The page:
We will bridge the gap
The Front and Centre philanthropic campaign will transform the University of Manitoba. Alumni, donors and the university community have shaped five campaign priorities that will ensure our province’s long-term economic, social and cultural vitality.
First Nations, Métis and Inuit youth are the fastest growing population group in Manitoba and are the key to the future of this province. Yet there is a huge gap between the employment rate of Indigenous and non-Indigenous Manitobans, a gap that can be bridged through post-secondary education.
“Education is the path towards economic freedom and wealth for Indigenous Peoples,” says Ovide Mercredi, University of Manitoba alumnus and former National Chief of the Assembly of First Nations. “At U of M we pledge to do our share to build a strong Aboriginal middle class. Our shared future demands no less.”
Through the Front and Centre campaign, the U of M is focused on four major areas in support of Indigenous achievement. Together, these programs will provide greater accessibility and opportunity for Indigenous students, as well as enhanced understanding for the entire university community.
The U of M currently has one of the highest Indigenous student bodies in the country, but we know we can do more to ensure that young Indigenous people are able to attend, and graduate, successfully. That is why the Front and Centre campaign includes a $17.5 million Indigenous Success Fund, which will provide scholarships and bursaries, establish earlier connections with Indigenous youth through mentorship and outreach programs, and facilitate the transition from early years through to post-secondary education.
Successful programs like the Aboriginal Business Education Partners and the Engineering Aboriginal Access Program (ENGAP) will see an increase in capacity through a $7.5 million campaign investment.
Started in 1985, ENGAP is the most successful program of its kind in Canada, providing guidance to Indigenous peoples pursuing a degree in Engineering.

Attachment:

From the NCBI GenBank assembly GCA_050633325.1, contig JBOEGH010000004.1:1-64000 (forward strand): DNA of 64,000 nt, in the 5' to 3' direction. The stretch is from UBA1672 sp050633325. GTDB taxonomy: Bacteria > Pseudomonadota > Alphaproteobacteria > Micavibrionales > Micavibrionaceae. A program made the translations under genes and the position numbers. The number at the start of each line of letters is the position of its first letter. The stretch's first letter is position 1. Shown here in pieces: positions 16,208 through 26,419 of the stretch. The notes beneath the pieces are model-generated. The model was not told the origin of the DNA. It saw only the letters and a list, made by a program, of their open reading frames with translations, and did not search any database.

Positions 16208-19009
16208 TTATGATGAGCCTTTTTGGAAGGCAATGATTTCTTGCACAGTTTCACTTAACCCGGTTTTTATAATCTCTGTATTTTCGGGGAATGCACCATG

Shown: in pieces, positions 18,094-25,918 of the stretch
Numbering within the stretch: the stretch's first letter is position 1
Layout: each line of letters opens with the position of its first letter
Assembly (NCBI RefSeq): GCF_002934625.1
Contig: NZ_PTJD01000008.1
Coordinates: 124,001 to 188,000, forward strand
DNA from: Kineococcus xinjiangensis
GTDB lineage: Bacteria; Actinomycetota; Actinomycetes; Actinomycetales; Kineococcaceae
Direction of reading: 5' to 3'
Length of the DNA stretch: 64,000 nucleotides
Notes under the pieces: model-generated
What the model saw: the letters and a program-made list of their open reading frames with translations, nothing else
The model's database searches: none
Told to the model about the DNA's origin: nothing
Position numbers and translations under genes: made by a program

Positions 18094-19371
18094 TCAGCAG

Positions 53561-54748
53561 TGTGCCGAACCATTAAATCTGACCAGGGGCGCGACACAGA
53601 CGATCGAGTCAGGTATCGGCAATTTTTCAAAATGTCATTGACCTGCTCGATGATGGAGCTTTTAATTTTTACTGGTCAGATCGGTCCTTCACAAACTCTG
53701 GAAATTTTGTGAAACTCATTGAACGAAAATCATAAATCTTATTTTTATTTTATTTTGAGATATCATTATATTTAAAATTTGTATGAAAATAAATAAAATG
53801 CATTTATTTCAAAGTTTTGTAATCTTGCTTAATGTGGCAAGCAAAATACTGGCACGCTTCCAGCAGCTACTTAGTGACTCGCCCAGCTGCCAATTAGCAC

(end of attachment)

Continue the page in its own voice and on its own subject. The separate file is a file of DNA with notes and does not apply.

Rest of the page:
“ENGAP provided so many supports that I didn’t even know I would need,” said Dan Brown, who was the program’s first graduate back in 1991. “Tutoring, navigating the university, providing access to community based supports and counselling…these were all things that were really the keys to my success.” Brown is now the Manager of Process Control and Automation at Syncrude Canada Limited in Alberta, and sits on the Senate of the University of Alberta.
The Faculty of Law, which counts among its distinguished alumni Ovide Mercredi and Justice Murray Sinclair, will see an addition of a research chair in Aboriginal law through $5 million in funding. This distinguished position will help ensure that Indigenous perspectives, traditions and priorities are integrated into the foundations of the faculty’s teachings.
The largest portion of the $65 million earmarked for Indigenous achievement through Front and Centre will go to support the National Centre for Truth and Reconciliation, the country’s first research centre dedicated to studying the impact of the Canadian Residential School System. Set to open early next year, the NCTR is the steward of the Truth and Reconciliation Commission’s four million historical records and 7,000 interviews of Residential School Survivors.
“The University of Manitoba is honoured to help maintain these sacred records, and is committed to ensuring the National Centre for Truth and Reconciliation is accessed by as many people as possible,” explained David Barnard, president and vice-chancellor of the University of Manitoba.
Providing scholarships, bursaries, innovative programming, and the attraction and promotion of research on Indigenous issues will result in greater accessibility and opportunity for Indigenous students, as well as enhanced understanding for the entire community.
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